I hope you enjoyed reading the series, “Can you present?” If not, you can read first one here, second here, and the finally entry here.
10 Tips on presenting:
- Always rehearse your pitch. Know how much time you have for your presentation, practice giving it in within that timeframe. On the big day, bring a watch or a timepiece so you are aware of the time.
- Take plenty of time to prepare – know your content
- Wear comfortable clothes that are business appropriate. Remove your keys, change, wallet, and anything else that would be in your pockets. Believe me, this makes a huge different in your comfort and will eliminate any annoying sounds of change rattling, or playing with anything in your pockets
- If you have nervous hands, use a prop to keep your hands from hiding in your pockets, and potentially playing with items you forgot to remove
- Firm stance, not lock kneed, but comfortable – and by all means – do not pace back and forth like you are Groucho Marx. Movement is okay, but limited.
- Have water on hand. Use it to keep your throat moist, but also use it as a prop to give a certain amount of pause during your presentation. This can be powerful, and your audience will have the last thing you shared on their mind – so choose this strategically.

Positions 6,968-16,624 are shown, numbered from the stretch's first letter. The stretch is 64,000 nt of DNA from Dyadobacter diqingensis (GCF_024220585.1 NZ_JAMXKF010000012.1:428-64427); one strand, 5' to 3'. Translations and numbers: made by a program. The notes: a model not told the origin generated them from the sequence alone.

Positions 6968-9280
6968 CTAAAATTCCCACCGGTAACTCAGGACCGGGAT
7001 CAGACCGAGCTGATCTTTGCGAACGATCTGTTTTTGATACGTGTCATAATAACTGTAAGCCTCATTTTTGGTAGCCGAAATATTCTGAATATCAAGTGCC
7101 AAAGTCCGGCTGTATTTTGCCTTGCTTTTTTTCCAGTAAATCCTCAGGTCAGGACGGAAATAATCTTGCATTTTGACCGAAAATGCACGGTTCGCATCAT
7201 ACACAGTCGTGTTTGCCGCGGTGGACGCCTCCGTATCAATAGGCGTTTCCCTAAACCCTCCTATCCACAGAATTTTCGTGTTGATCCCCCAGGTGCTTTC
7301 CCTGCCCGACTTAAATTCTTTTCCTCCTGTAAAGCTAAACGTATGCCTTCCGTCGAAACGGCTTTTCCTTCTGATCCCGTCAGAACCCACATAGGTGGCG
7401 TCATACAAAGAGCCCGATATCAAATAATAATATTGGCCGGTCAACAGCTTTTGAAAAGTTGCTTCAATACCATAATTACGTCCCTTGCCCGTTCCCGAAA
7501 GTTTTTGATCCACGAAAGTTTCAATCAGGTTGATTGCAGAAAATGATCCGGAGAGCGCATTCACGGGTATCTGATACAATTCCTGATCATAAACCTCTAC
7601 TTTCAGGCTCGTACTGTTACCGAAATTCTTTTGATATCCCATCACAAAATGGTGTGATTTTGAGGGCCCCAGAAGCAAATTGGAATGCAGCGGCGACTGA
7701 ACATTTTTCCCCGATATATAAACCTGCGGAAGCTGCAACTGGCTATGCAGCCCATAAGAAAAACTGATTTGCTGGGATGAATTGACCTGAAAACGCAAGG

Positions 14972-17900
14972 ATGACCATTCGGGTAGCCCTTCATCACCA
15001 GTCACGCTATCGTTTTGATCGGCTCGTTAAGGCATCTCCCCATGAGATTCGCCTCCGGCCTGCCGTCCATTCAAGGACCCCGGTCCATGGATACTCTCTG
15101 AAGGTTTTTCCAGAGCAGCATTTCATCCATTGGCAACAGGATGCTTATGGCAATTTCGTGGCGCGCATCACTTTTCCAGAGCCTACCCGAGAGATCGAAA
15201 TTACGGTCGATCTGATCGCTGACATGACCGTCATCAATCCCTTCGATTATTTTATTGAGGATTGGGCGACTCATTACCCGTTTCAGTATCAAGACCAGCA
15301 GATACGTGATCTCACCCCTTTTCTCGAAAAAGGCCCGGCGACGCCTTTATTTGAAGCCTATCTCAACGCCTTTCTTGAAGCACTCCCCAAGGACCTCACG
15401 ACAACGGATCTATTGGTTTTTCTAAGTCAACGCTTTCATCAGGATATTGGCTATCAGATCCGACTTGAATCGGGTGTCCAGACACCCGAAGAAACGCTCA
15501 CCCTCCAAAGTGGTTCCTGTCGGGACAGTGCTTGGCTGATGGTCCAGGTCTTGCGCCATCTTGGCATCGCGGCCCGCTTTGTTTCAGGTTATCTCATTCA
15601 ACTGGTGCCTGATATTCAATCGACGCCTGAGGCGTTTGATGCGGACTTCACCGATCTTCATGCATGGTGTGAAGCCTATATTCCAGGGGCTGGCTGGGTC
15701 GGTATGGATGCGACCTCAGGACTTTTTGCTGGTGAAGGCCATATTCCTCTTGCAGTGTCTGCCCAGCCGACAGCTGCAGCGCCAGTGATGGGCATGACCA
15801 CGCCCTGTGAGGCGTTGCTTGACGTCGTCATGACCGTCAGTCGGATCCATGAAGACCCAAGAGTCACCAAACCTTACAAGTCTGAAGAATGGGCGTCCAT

- Make eye contact – read your audience. If you are afraid of making direct eye contact, then don’t; look over the top of the audience, scanning normally back and forth to give the appearance of direct eye contact. Either way, you need to engage in this way to keep your audience interested.
- Check in with your audience – as you are scanning the audience, reading your audience, ask a question to make sure they are engaged, such as, “does this make sense?”
- Have a white board or a flip chart available for questions. As questions come up during your presentation, write them down on the white board, or the flip chart.
- This shows your interested in the question being asked by your audience
- This allows you to come back to it later to provide a full answer after your presentation
- It also allows you the opportunity to summarize your presentation as part of a wrap up. Making your presentation even more compelling and relevant because you have included audience participation.
- You don’t have to be the smartest person in the room, chances are you are not, but you have information the attendees want to hear. Otherwise the attendees wouldn’t be sitting in the room. If you ever get stumped by a question, the best response is, “that’s a great question and I do not have an answer for you today, but I will get you the answer if you give me your business card.” Remember to breath, take it slow, watch your time and deliver with confidence.